"The report shows from 1998 to 2017 that 50% of the time the S&P 500 outperformed the international markets and the other 50% of the time the international markets outperformed the S&P 500."
Enter the iShares MSCI EAFE ETF (EFA, $62.42).
The "EAFE" stands for "Europe, Australia and Far East" and refers to so-called developed economies in those regions. Developed economies are typically highly industrialized, economically mature and have (relatively) stable governments.
EFA is one of the best ETFs you can hold for this kind of exposure. It's a basket of more than 900 large-cap stocks from a dozen such countries, including Japan (24.3% of the portfolio), the United Kingdom (16.1%) and France (11.3%).
Many of these are multinational corporations you've probably heard of: Swiss foods giant Nestle (NSRGY), Japanese automaker Toyota (TM) and British energy giant BP plc (BP) dot this ETF's top holdings. And while it's a blended fund (both growth and value), many of these large-caps yield more than their American counterparts, leading to a much more substantial annual dole than the S&P 500.
Type: All-world stock
Market value: $16.5 billion
Dividend yield: 2.3%
The Vanguard Total World Stock ETF (VT, $72.64) is one of the best ETFs to buy for the truly spartan investor - someone who wants quite literally a whole world of stock holdings without having to buy four or five funds to get it.
In fact, our Steven Goldberg calls VT "the only stock index fund you'll ever need."
Vanguard Total World Stock ETF puts roughly 8,200 stocks at your fingertips from all reaches of the planet. America? Check. Developed markets? Check. It even has a decent allocation of about 10% of its assets in emerging markets - higher-growth though sometimes less sturdy economies such as China and India.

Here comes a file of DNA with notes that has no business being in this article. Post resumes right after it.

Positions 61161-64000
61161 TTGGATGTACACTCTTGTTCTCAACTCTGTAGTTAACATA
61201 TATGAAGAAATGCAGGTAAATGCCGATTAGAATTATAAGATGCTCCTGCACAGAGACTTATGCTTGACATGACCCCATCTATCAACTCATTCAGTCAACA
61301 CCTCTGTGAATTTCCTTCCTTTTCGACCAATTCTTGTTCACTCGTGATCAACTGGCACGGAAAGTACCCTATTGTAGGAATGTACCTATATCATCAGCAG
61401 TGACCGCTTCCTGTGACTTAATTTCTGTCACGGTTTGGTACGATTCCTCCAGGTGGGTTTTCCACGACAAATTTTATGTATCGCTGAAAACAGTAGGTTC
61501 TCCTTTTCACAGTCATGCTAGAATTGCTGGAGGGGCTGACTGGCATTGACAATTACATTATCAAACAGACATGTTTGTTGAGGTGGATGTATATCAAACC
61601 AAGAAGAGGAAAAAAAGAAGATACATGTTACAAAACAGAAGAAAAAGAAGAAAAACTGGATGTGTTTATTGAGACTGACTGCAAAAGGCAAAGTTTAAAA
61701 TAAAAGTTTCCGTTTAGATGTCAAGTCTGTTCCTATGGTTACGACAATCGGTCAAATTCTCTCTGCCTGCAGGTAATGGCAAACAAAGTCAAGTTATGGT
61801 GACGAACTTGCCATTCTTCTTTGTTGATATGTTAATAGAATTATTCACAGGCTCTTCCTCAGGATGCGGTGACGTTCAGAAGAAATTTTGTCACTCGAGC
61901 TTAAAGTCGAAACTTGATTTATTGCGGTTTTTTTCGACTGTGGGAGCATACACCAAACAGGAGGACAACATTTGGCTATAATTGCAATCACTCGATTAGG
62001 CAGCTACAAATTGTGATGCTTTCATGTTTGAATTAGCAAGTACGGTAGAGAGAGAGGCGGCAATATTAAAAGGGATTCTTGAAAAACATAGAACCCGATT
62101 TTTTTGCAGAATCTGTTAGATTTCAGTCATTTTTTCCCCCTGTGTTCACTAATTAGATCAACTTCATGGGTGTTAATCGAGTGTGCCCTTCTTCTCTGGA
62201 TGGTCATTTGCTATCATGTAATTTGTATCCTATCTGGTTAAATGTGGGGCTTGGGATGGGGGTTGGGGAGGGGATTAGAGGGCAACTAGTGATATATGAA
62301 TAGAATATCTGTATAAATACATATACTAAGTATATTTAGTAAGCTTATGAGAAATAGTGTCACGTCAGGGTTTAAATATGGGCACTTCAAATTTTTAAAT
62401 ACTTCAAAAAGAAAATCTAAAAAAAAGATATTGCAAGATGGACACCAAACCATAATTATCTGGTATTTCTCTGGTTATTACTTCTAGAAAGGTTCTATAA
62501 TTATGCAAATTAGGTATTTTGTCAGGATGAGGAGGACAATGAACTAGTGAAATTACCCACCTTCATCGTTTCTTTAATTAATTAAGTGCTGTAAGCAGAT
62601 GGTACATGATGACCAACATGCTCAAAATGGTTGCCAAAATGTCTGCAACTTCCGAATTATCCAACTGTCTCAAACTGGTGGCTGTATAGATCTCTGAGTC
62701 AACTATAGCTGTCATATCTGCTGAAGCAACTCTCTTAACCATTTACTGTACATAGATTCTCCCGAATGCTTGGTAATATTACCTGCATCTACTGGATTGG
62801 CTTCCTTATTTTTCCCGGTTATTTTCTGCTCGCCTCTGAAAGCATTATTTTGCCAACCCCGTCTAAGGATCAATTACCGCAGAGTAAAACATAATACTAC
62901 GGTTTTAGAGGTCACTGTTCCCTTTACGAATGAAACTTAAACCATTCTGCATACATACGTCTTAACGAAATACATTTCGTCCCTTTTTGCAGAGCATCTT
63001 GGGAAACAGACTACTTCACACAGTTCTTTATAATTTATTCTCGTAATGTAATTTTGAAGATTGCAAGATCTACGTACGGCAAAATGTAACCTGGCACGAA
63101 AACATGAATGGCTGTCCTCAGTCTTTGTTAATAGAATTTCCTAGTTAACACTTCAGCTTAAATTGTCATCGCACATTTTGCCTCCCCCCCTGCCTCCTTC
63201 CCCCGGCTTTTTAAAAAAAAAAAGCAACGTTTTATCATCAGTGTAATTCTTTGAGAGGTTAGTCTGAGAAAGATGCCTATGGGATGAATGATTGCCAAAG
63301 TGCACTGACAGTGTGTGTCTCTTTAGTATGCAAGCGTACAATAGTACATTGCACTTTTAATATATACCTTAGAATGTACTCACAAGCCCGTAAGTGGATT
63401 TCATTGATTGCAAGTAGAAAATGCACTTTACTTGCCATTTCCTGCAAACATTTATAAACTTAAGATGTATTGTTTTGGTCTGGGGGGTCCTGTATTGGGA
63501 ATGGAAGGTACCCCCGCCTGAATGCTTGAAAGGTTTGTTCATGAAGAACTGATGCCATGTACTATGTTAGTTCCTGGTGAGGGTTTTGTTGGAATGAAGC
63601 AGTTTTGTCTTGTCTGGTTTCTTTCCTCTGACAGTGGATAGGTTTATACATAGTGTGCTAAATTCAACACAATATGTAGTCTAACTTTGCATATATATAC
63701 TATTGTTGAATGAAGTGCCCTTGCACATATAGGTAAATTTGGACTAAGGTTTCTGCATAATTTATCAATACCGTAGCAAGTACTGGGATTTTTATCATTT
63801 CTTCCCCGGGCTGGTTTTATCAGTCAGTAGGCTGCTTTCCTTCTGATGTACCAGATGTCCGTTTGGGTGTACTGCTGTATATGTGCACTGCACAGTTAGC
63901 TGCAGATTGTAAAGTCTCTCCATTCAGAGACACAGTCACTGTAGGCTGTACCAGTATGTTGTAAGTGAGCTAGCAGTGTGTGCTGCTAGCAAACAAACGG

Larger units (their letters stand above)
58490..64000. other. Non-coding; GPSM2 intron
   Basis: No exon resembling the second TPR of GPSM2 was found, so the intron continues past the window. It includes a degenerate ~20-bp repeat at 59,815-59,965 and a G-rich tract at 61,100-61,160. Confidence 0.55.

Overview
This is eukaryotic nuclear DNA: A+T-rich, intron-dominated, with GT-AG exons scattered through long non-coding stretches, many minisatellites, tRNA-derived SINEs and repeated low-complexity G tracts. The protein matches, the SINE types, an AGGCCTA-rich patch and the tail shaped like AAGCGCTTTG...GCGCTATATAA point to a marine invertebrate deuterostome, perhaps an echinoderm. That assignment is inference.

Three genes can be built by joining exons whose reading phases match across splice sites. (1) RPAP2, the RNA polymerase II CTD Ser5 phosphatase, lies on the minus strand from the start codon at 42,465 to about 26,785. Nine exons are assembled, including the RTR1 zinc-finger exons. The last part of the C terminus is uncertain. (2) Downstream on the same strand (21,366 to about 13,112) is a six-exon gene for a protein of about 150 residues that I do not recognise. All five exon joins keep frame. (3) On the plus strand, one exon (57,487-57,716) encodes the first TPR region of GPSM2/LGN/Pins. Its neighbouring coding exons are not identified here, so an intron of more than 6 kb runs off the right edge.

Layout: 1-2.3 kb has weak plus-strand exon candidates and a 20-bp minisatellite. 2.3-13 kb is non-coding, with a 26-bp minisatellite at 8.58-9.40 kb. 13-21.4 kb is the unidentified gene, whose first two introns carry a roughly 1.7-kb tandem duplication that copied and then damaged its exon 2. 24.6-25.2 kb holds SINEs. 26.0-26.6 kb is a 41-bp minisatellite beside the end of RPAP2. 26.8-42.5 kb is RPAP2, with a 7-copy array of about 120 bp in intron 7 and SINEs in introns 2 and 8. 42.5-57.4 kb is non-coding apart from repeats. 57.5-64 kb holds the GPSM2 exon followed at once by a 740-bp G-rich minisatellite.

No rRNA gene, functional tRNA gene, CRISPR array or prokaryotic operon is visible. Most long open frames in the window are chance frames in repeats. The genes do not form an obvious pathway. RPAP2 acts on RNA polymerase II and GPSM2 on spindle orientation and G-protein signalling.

About 56% of the portfolio is invested in U.S. stocks; in fact, only one non-U.S. company (Nestle) makes the top 10 holdings. After that, there are decent-size holdings in countries such as Japan (7.5%), the United Kingdom (5.0%) and China (3.2%), but it has holdings in dozens of other countries, including small allotments to the Philippines (0.2%), Chile (0.1%) and Qatar (0.1%).
VT is a true one-stop shop for equities, it's extraordinarily cheap for what it provides, and for now, it yields a little more than the broader U.S. market.
Type: Real estate
Market value: $2.4 billion
Dividend yield: 2.5%
Real estate investment trusts (REITs) are a slightly different critter than traditional stocks. These are a creation of Congress that came to life in 1960 specifically to give everyday investors access to real estate. It'd be difficult for most people to round up the millions of dollars it would take to buy and lease out, say, an office building or a strip mall. But just about any retail investor can shell out a few hundred bucks for some shares.
REITs are helpful to retirement investors for a pair of reasons. For one, REITs by their very design are obligated to pay out at least 90% of their taxable profits as dividends to shareholders. As a result, real estate tends to be among the top-yielding market sectors, and a great source of income for retirees.